Had Trump been President in 1860, Would He have Prevented the Civil War, or Caused It?
Although I’ve been doing my best to take a break from this blog (as much as I enjoy it) while on sabbatical at Wheaton, the headlines announcing that President Trump had speculated about the causes of the Civil War in a recent interview were too much to ignore. If you missed it, here is what Trump had to say in an interview with the Washington Examiner released just this morning:
“I mean had Andrew Jackson been a little bit later you wouldn’t have had the Civil War. He was a very tough person, but he had a big heart. He was really angry that he saw what was happening with regard to the Civil War. He said, ‘There’s no reason for this.’ People don’t realize, you know, the Civil War, if you think about it, why? People don’t ask that question, but why was there the Civil War? Why could that one not have been worked out?”
The president’s liberal critics have been quick to jump on his remarks, extracting his rhetorical question about why the Civil War occurred as evidence that he is utterly clueless about it. (You can read a sampling here.) There have been countless condescending tweets suggesting that the president should read up on something called slavery and figure out what the rest of the world already knows.
I’m convinced that President Trump is largely clueless about U. S. history (ask Frederick Douglass, if you don’t believe me), but these particular jibes are unfair. In context, what the president was really getting at was the question not of the causes of the Civil War but of its inevitability. Might the war have been avoided? Could more effective political leadership have addressed the national blight of slavery while avoiding the bloodiest war in the nation’s history? This is a much harder question to answer, and one that academic experts on the conflict continue to debate to this day. It’s not a stupid question.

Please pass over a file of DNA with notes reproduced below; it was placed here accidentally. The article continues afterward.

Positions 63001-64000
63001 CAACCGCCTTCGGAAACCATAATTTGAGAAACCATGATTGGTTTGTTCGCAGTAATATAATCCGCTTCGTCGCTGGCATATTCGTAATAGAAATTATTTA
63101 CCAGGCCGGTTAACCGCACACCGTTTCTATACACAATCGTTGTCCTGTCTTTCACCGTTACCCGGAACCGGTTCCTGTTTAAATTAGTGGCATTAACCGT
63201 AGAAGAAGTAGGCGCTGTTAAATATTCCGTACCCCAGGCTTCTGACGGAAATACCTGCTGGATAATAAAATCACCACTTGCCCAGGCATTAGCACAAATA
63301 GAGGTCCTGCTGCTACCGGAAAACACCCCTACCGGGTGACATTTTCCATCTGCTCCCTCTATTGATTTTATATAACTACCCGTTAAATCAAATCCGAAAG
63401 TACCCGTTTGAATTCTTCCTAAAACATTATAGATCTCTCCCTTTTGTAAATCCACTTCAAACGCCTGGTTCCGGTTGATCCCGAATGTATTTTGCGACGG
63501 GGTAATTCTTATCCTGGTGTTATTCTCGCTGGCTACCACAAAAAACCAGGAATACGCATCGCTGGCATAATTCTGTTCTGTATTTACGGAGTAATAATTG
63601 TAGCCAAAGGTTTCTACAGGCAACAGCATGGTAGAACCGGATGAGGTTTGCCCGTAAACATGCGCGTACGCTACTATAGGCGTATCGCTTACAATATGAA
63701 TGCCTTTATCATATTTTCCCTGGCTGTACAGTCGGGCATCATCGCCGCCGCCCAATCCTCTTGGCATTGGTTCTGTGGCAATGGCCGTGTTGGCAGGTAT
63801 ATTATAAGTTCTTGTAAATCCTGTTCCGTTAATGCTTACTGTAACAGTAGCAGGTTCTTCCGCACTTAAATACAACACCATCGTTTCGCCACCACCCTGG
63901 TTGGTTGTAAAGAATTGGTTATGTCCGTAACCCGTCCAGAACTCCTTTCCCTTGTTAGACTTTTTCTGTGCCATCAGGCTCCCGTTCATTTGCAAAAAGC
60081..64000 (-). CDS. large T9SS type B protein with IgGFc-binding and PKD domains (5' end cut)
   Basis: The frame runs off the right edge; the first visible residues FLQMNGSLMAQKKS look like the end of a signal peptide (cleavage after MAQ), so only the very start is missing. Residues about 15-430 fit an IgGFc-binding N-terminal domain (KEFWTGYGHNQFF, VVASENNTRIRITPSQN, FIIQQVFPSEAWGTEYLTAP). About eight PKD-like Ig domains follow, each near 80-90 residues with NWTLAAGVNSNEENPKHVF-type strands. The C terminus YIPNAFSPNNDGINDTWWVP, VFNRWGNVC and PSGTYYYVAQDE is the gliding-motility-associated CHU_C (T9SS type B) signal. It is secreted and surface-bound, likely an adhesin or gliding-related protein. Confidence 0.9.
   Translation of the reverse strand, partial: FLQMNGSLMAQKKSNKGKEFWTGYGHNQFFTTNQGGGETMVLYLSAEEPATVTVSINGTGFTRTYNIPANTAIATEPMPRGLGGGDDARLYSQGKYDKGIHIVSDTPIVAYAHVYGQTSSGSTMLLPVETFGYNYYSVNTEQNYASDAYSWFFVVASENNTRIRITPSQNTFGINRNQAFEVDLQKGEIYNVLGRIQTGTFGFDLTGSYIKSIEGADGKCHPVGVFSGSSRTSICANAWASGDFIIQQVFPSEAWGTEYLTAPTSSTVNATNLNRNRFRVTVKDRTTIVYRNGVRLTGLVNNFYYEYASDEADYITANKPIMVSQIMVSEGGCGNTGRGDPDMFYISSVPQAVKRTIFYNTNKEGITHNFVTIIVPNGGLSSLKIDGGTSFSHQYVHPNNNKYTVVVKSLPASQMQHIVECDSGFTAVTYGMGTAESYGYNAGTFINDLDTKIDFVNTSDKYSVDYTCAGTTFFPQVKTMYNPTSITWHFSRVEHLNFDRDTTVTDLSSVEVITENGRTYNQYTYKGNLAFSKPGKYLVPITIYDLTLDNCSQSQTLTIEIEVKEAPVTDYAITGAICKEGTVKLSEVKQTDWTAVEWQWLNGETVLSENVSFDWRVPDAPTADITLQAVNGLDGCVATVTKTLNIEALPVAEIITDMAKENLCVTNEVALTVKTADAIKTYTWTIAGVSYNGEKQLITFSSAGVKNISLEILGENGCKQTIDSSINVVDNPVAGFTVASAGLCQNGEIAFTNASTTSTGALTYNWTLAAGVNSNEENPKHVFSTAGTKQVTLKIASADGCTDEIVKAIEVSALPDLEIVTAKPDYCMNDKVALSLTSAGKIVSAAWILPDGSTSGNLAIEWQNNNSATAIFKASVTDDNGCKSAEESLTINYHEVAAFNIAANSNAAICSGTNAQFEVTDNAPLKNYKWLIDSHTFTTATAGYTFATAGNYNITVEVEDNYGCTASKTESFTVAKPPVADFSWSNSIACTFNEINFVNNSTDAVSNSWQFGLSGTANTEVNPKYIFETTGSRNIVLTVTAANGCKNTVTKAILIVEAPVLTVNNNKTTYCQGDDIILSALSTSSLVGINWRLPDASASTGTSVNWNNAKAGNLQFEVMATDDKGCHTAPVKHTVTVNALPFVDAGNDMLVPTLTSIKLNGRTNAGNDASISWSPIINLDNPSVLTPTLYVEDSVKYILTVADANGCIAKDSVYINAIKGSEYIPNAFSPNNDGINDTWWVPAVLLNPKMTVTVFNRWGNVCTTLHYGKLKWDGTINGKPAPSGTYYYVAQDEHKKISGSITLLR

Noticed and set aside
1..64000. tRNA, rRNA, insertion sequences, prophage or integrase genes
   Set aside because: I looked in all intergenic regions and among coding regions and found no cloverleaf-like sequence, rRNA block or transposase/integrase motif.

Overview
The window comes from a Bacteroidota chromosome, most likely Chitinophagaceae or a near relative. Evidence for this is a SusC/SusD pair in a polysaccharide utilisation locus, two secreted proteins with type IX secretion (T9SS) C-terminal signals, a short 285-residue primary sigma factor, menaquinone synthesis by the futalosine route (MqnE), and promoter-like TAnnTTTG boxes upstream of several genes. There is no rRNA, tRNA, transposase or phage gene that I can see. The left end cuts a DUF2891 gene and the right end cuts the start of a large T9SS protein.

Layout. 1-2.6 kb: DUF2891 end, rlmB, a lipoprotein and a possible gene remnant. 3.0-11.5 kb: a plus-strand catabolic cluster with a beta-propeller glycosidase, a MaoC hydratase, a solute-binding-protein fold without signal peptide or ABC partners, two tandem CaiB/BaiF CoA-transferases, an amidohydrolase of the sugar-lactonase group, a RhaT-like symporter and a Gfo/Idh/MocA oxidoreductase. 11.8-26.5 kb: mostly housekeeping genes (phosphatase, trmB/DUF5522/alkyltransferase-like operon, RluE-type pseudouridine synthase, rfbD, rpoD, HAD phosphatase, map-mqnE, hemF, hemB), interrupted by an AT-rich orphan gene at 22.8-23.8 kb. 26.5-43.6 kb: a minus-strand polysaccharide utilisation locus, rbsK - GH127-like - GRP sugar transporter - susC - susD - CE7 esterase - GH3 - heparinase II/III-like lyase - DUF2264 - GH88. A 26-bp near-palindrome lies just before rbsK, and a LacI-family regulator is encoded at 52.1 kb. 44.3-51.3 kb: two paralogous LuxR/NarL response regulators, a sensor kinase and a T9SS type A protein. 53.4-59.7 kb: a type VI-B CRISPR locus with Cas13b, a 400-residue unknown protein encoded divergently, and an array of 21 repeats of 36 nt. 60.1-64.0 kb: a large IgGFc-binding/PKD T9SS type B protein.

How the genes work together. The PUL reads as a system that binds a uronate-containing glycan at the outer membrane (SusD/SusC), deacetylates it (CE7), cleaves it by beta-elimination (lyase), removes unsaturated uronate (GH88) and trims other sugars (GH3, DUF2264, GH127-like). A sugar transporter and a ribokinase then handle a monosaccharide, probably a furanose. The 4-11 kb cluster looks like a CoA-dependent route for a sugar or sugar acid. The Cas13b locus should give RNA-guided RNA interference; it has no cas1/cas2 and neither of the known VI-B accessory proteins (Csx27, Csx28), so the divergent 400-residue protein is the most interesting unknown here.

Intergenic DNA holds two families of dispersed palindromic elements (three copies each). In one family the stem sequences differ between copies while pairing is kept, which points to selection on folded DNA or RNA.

Having defended President Trump on this point, I have to say that his observations about Andrew Jackson’s concern for “what was happening with regard to the Civil War” are just ridiculous. As others have pointed out, Jackson died sixteen years before the war erupted. Less patently absurd is the president’s speculation that, had Jackson served as president some years later, he might have successfully averted the war during his administration, at least.
This is what historians call a counterfactual hypothesis–speculation about the likely consequences of a set of historical circumstances that never existed. By definition, a counterfactual hypothesis cannot be proved correct, so academic historians almost always avoid them, but they can be intriguing, and they sometimes can lead to fruitful insight.
Not in this case, however.
While southern politicians were convinced that Abraham Lincoln’s election in 1860 posed a direct threat to the preservation of slavery–and so responded by advocating disunion–slaveholders had nothing to fear from a Jackson presidency. While Lincoln’s Republican Party denounced slavery as a moral wrong and called for its eventual demise, Jackson’s party took the position that it was no business of the federal government to interfere with slavery. While Lincoln denounced slavery as a “moral, social, and political wrong,” the slaveholding Jackson was outspoken in his condemnation of northern abolitionists and, as president, even allowed southern postmasters to confiscate and destroy abolitionist literature. In sum, it seems highly unlikely that the South would have attempted to secede under Andrew Jackson’s watch, but not because of Jackson’s strong leadership or skill at negotiation.